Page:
On that basis, the ECJ concluded that Polbud, a company incorporated under Polish law, has the right to convert itself into a company governed by the laws of Luxembourg, as long as the conditions laid down by Luxembourg legislation are satisfied and in particular that the criteria adopted by the Luxembourg legislation to recognize a company as being a company governed by the laws of Luxembourg is satisfied.
In that case, in fact, article 49 TFEU does not require such an economic activity as a precondition for its applicability. The novelty of this case is that the ECJ clearly decided that the principle of freedom of establishment applies to a cross border change of form by means of the sole transfer of the registered office of the company. As such, Polbud is allowed to move its sole registered office to Luxembourg without moving its headquarters, irrespective of the fact whether or not Polbud pursues any economic activity in Luxembourg.
However, in both cases, ECJ highlights that the mere fact that a resident company establishes a secondary establishment, such as a subsidiary, in another Member State cannot pose a general presumption of tax evasion and justify a measure which compromises the exercise of a fundamental freedom guaranteed by the Treaty.
According to the proposal of Directive, corporate restructurings and transformations such as cross-border conversions, mergers and divisions, are part of companies' life cycle and represent a natural way for companies to grow, adapt to a changing environment and explore opportunities in new markets.
The objective of the proposal at issue is two-fold: providing specific and comprehensive procedures for cross-border conversions, divisions and mergers to foster cross-border mobility in the EU while, at the same time, offering company stakeholders adequate protection in order to safeguard the fairness of the Single Market. Such action forms part of creating a deeper and fairer Single Market, which is one of the priorities of the current Commission.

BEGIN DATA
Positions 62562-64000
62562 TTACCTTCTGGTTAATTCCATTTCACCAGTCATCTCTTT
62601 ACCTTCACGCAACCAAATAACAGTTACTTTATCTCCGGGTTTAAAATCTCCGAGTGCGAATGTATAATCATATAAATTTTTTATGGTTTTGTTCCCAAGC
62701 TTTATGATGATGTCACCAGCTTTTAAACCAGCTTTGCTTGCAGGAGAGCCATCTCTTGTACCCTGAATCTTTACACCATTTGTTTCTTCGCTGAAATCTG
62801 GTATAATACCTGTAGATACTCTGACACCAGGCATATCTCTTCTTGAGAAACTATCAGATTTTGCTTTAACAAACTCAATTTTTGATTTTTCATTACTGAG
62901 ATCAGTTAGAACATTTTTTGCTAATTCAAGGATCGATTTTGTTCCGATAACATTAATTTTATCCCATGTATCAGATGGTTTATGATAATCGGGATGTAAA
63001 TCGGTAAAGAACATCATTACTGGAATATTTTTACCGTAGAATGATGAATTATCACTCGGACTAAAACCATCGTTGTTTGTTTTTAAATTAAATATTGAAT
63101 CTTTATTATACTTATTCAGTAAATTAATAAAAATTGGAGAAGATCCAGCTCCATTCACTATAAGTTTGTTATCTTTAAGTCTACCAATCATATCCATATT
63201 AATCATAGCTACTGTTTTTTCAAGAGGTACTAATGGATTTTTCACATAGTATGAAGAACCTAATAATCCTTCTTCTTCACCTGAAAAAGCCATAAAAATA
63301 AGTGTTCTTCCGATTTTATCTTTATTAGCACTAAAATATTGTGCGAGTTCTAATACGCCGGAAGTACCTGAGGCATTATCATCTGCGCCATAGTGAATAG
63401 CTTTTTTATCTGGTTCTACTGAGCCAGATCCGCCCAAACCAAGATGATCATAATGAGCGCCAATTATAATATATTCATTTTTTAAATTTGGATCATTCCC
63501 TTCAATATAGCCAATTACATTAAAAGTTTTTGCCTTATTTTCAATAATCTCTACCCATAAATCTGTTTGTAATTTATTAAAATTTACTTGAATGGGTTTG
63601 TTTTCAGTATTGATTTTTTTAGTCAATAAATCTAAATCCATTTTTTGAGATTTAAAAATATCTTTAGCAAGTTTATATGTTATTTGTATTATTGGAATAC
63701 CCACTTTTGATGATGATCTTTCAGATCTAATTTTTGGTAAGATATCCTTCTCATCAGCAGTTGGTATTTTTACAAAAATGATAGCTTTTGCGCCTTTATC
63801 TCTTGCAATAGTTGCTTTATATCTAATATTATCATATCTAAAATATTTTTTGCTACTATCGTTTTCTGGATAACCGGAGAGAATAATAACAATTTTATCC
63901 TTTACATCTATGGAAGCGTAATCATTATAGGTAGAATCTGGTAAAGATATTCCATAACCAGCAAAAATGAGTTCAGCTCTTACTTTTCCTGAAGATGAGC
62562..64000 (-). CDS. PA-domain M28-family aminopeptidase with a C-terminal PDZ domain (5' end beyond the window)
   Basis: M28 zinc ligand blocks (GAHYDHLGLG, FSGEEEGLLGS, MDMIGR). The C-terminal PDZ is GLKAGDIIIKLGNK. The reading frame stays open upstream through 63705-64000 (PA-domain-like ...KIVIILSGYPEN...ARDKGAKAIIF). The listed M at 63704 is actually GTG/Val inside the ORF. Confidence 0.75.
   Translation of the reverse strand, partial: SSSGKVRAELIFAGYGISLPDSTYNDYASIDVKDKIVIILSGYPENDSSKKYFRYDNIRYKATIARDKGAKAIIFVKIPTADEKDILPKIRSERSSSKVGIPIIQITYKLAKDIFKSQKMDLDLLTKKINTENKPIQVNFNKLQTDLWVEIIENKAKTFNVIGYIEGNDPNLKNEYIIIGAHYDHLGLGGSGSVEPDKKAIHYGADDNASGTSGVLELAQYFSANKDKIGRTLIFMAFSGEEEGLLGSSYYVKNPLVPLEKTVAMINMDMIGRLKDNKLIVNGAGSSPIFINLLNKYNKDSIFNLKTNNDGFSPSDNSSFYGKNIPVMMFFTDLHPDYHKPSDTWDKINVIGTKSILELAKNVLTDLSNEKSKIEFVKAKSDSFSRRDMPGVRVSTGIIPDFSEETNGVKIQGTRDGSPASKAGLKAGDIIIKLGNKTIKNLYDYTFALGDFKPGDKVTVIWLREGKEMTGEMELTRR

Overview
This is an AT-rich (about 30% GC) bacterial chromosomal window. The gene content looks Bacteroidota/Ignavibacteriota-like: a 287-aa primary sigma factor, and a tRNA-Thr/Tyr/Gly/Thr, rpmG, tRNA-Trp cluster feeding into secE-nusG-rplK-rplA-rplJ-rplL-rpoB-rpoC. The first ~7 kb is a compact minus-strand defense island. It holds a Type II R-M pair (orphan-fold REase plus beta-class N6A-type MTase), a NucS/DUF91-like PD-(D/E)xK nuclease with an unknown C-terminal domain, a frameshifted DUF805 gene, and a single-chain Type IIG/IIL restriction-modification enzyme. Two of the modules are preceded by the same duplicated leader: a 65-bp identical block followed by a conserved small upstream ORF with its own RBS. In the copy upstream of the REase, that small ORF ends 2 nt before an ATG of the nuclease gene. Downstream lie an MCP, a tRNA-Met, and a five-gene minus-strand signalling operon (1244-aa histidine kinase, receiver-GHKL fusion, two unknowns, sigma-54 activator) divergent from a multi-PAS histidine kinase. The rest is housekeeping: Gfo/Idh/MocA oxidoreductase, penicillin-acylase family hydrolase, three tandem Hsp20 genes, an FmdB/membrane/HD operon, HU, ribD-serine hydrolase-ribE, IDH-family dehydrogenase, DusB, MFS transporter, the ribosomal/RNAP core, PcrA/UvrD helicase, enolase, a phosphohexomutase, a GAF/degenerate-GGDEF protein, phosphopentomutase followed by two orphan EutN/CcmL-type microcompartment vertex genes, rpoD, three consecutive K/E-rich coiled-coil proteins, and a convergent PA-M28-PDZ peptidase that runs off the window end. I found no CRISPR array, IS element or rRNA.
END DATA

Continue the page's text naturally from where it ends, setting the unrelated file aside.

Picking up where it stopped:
The aforementioned typologies of corporate restructurings are defined as follows:
In such cases, competent Authorities of the Member State of the person that intends to carry out one of the above-mentioned operations can:
To conclude, the proposal at issue is a further step in the pivotal fight against the abuse of the freedoms guaranteed by the European Union law within Single Market. It is needless to say that copying with artificial arrangements is a multi-pronged issue, investing not only commercial concerns but also (and above all) tax wrongdoings. It is apparent, indeed, that tax alarms are the priority of the proposal of Directive, since the misuse of letterbox entities is targeted. Thereby, the proposal represents a higher level in the contrast to aggressive tax planning than stand-alone rulings of ECJ, but the clear fine-tuning of an enforcement mechanism against letterbox entities in the EU market has still a long way to go.
The information provided in this article is for general information purposes only. The information is not intended to be comprehensive or to include advice on which you may rely. You should always consult a suitably qualified professional on any specific matter.
Lorenzo Savastano is an Italian police officer belonging to Guardia di Finanza, a highly specialised military Corps committed in fighting economic and financial crimes, both on national and international level. He obtained two master’s degrees with honors, respectively in Law and in Economic and Financial Security. In addition, he attended several courses of advanced studies in International and Corporate Tax Law as well as in Tax crimes investigations. As aggressive tax planning and financial law enforcement specialist, he currently deals with corporate illicit activities and white collar crimes investigation.